Bust Bad Habits!

Lose bad habits and start shooting lower scores right now!

This Article Features Photo Zoom

Slicing the ball is never fun, especially when you don't truly know why it's happening. You've probably heard that slices are caused by swinging the clubhead outside to inside the target line, right? But did you know that a slice actually can come from any type of swing path? Trust me, I've seem 'em all. The key isn't so much the path, as much as it is the angle of the clubface relative to the path the clubhead is traveling on.

For instance, you'll hit a big, sweeping, left-to-right slice if you swing outside to inside the target line with a clubface that's considerably open to that outside-in path. (If the clubhead is a little open relative to the path, you'll fade it.) Both a slice and a fade can be accomplished with a clubface that's closed relative to the target line, but open relative to the path the club is traveling on.

Make sense? Since this is the case, the best way to fix a slice isn't to shut the clubface at address and hope for the best. Instead, practice swinging the club more from inside to outside the target line, with a clubface that's slightly closed to the path. And here's another secret. Hitting a draw is perfectly doable with a clubface that's slightly open relative to the target line. How so? Simple. As long as the clubface angle is closed relative to the path the clubhead is traveling on, the ball will have draw-spin. This means, even though the clubface is slightly open relative to the target line, it's still going to create a draw ballflight. So don't fuss over trying to close the clubface and hit the ball with a face that's slammed shut. Start by correcting your path first, then dial in the right amount of release in the hands and wrists. This, folks, is how you fix a slice forever.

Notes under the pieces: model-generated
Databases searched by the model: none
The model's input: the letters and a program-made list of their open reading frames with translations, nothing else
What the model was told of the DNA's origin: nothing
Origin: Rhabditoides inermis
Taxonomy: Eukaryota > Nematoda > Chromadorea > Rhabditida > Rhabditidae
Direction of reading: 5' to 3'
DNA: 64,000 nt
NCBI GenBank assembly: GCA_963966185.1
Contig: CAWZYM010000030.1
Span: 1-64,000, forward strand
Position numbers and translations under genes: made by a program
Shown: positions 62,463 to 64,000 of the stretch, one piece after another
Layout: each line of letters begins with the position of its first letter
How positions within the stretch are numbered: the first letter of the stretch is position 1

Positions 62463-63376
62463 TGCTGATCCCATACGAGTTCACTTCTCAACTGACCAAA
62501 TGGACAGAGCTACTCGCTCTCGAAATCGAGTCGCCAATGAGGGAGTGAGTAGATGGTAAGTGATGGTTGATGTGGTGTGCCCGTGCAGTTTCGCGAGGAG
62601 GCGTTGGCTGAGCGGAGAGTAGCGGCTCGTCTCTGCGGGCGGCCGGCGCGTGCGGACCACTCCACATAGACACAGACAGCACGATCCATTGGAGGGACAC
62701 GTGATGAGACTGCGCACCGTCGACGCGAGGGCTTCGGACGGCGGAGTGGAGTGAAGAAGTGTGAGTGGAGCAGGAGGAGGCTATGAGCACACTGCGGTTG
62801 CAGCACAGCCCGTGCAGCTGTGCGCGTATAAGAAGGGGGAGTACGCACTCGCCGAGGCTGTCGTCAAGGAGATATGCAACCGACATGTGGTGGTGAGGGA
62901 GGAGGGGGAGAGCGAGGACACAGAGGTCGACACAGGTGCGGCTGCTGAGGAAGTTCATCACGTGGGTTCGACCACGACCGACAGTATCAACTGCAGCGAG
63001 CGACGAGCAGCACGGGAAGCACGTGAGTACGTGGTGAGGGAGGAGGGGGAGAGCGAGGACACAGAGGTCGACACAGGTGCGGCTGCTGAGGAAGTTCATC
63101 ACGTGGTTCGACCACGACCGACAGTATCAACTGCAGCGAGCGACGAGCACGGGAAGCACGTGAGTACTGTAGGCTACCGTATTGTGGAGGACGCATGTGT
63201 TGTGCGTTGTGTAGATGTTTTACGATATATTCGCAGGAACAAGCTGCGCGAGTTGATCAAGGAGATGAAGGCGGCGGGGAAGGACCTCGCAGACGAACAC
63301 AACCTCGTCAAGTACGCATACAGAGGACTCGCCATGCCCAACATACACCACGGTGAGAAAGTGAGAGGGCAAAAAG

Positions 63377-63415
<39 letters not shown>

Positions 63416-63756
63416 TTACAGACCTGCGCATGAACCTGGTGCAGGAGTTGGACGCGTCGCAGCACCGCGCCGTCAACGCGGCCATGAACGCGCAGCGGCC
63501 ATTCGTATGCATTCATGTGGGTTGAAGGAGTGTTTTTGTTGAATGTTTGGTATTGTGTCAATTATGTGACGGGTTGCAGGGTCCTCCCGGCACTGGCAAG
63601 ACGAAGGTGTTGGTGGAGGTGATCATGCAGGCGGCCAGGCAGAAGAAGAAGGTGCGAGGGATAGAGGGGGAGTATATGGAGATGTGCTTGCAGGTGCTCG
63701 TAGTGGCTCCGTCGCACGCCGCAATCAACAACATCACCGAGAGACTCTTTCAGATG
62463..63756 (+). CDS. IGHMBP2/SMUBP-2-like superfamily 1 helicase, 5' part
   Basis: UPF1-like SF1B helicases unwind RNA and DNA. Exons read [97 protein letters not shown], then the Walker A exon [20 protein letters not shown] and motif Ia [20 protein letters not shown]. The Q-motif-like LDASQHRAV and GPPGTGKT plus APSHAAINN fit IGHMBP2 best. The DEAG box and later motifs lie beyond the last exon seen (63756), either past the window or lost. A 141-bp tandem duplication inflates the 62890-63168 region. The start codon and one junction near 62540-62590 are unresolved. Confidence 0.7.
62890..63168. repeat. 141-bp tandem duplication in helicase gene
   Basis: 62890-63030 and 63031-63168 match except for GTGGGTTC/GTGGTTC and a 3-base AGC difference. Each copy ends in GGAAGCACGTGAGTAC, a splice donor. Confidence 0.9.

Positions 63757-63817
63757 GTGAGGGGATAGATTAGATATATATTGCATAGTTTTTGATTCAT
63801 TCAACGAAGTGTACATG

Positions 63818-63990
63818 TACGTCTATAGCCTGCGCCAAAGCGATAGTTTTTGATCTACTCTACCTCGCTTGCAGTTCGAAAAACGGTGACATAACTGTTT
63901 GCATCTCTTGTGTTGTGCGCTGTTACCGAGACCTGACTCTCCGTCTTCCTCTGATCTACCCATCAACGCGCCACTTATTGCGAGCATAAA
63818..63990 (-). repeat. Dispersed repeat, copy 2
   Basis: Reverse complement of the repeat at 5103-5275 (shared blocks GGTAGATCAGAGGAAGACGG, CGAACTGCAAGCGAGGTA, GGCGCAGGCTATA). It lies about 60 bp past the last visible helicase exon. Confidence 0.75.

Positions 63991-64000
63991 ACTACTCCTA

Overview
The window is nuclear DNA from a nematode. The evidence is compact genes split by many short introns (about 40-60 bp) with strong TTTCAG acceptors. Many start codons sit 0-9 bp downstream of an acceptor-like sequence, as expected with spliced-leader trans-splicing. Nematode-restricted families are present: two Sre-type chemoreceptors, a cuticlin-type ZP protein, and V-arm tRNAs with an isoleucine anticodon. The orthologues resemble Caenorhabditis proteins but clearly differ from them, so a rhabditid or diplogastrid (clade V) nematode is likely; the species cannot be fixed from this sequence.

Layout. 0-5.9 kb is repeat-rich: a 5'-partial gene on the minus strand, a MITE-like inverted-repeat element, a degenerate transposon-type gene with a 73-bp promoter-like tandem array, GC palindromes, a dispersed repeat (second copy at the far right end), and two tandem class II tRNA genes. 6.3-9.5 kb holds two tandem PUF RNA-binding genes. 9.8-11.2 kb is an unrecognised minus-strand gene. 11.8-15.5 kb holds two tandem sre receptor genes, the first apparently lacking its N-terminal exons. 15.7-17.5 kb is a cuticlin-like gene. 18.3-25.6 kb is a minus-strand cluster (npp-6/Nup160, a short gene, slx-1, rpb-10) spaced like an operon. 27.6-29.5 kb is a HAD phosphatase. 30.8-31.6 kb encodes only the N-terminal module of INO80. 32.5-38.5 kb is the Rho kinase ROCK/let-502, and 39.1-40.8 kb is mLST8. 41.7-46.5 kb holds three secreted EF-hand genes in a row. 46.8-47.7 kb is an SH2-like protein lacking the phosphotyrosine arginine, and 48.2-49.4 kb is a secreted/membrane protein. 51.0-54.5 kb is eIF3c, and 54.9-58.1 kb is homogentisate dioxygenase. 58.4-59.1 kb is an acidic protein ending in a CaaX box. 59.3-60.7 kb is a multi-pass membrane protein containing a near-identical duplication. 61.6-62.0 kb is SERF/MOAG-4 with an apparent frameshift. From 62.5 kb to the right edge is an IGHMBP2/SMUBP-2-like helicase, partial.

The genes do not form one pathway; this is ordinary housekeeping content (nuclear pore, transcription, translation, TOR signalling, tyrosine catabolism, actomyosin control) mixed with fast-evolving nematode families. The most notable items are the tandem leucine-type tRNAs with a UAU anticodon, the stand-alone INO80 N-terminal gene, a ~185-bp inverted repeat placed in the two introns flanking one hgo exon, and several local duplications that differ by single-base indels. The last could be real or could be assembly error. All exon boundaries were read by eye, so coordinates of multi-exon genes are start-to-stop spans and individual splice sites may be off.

This is one of the more common mistakes I see players make, especially the better ones, reason being, it sometimes actually works. To do this, you have to need to wrap the ball around an obstacle, which in my case here is a tree between my ball and the green. Swinging along the body line means aligning the clubface square to the target and orientating my body to the right of the target, and then swinging as normal.

While this may sometimes work, I'm always afraid to start making unnatural adjustments to how I align my golf shots. In reality, I think it's best not to mess with what works. Instead of swinging along your body line, I prefer to aim at the target and simply swing a little more inside to out with a face angle that's slightly open relative to the target, but a little bit closed relative to my path. This creates a ballflight that starts more to the right and draws back in.

Once you start manipulating your stance, you run the risk of feeling uncomfortable not only for that particular shot, but for every shot afterward. So, stick with the stance you know works and adjust your path. In the long run, you'll be glad you didn't tinker with your setup, and you'll make a more confident pass through the golf ball.

Swing more inside-out, with a clubface that's slightly open to the target line.


Hybrids truly are wonderful clubs, but only if you know how to swing them properly. To do just that, consider swinging your hybrids more like you would a middle iron—not a fairway wood, not a long iron, but a middle iron! Swing down and into the golf ball with the shaft leaning toward the target at impact. And in case you're wondering, it's perfectly acceptable to make a divot with a hybrid. Most mistakes with hybrids come from trying to lift the ball up in the air by hanging back on your right side. Resist the urge to lift and start hitting down on that golf ball with some forward shaft lean at impact. You'll see higher, more spinny hybrid shots immediately.

Hanging back is never a good idea! Trust the loft of your clubs and play the hands ahead of the golf ball.


Add Comment